It’s 10:30 p.m. on a clear night with a full moon. Mark Strauss, Ph.D. stands in the middle of a road blocked off by police so he can measure the amount of moonlight and other ambient light from nearby buildings, illuminating the back door of a motionless truck. Next he mounts a high definition video camera to a car windshield and drives towards the back of the truck in order to document what the driver of a vehicle would have been able to see before he crashed into the rear of the stopped truck at night. It’s Mark’s job to find out how this collision occurred, and possibly prevent it from happening again.
Mark describes his decision to become a full-time biomechanist and accident reconstructionist—ultimately starting his own company, Impact Injury Analysis—as a series of coincidences. He started as an engineering professor at the University of Illinois with degrees in mechanical and biomedical engineering. Nearly twenty years ago, a reconstructionist was stumped by the mechanics of a particular accident and asked for Mark’s assistance. “After I did that one and finished it, a couple months later he came to me again, and asked if I might be interested in looking at another incident that he had,” he recalls. “The rest is history. I went from teaching full-time and consulting on occasion to flipping it completely around where I do consulting full-time and I teach on occasion.” Mark worked with his colleague for 18 years, before starting Impact Injury Analysis.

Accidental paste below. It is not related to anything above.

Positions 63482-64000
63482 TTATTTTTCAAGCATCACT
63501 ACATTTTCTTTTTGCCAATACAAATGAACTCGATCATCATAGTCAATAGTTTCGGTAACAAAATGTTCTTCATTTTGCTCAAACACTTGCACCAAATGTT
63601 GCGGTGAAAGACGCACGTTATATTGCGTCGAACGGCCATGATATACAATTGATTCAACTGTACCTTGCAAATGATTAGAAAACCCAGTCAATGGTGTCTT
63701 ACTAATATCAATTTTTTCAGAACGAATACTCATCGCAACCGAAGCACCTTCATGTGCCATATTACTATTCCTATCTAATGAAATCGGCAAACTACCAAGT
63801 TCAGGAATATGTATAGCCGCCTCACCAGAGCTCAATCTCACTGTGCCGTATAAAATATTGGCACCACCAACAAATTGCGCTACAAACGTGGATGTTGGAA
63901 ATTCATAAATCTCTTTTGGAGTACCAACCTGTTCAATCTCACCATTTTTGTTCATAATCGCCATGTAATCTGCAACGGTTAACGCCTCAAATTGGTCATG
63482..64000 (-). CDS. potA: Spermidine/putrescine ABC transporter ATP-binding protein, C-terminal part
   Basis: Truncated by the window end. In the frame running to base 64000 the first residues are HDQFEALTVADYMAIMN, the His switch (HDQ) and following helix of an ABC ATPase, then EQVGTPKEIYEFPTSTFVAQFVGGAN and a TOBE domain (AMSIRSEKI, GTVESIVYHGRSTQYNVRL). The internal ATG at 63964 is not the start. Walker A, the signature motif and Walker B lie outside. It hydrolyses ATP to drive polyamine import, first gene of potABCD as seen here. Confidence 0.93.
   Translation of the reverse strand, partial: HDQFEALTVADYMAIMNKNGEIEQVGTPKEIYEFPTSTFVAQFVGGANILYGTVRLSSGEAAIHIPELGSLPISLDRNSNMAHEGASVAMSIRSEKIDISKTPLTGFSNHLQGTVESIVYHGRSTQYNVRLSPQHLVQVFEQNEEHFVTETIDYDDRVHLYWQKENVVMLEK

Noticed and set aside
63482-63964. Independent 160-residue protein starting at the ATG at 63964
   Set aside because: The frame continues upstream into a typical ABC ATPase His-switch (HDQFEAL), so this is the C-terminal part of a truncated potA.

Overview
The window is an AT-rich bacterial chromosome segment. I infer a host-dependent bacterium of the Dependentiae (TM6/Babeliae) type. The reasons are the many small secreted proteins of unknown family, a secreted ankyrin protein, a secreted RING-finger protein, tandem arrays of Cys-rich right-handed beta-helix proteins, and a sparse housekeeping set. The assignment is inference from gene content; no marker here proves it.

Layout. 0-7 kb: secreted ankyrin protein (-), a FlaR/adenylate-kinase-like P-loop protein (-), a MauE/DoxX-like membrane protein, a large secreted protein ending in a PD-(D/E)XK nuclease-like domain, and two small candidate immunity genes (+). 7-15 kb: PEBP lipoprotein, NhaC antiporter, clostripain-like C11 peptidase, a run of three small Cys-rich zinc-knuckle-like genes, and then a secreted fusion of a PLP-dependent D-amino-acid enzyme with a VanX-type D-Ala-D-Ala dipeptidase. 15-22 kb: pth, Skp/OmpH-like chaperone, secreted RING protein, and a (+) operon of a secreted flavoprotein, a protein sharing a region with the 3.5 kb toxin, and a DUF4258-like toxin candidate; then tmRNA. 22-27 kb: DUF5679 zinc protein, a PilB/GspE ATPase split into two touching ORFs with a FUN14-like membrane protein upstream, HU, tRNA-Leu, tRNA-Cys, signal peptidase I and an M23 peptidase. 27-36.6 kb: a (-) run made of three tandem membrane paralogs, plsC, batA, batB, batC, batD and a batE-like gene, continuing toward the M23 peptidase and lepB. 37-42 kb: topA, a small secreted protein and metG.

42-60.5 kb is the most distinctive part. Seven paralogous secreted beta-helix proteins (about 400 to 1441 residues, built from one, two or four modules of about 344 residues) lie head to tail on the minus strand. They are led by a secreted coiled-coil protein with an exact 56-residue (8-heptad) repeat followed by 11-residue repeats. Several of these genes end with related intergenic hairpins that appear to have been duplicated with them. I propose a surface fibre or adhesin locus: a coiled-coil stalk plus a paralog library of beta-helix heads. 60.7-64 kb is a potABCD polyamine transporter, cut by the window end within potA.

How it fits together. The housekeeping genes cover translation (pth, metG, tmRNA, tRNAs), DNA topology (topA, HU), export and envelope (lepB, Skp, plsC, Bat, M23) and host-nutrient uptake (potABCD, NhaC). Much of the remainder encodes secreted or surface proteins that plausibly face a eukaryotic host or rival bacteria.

Today, Mark analyzes accidents, injuries, and deaths in varied environments to determine how they occurred and what could have been done to prevent them. “I put together puzzles,” he explains. “I find pieces of the puzzle looking at police reports, medical reports, X-rays, photographs, or taking measurements and interviewing people—and put the information together in order to see what the picture looks like.” He performs analyses in order to find out why a train and truck collided, why a crane fell over, why a construction worker fell through a hole in the roof, or how a worker was injured on a barge. “There’s quite a variety of ways people get hurt.” Mark is hired by insurance companies, municipalities, attorneys, the military and sometimes even grieving family members requesting that he determine how and why an accident or injury occurred.
Mark’s work day can include anything from spending hours analyzing data at his desk to visiting accident sites anywhere in the country. (Not long ago, he was performing tests with an assistant at Midway Airport at 2 a.m.) While the nature of his work appeals to his analytical side, he finds the most fulfilling aspect of his job the process of finding solutions to otherwise unfortunate events. “I always had a problem-solving personality. I enjoy working on challenging projects, being able to solve the problem, and then demonstrate or communicate the answer to that problem in order to provide closure.”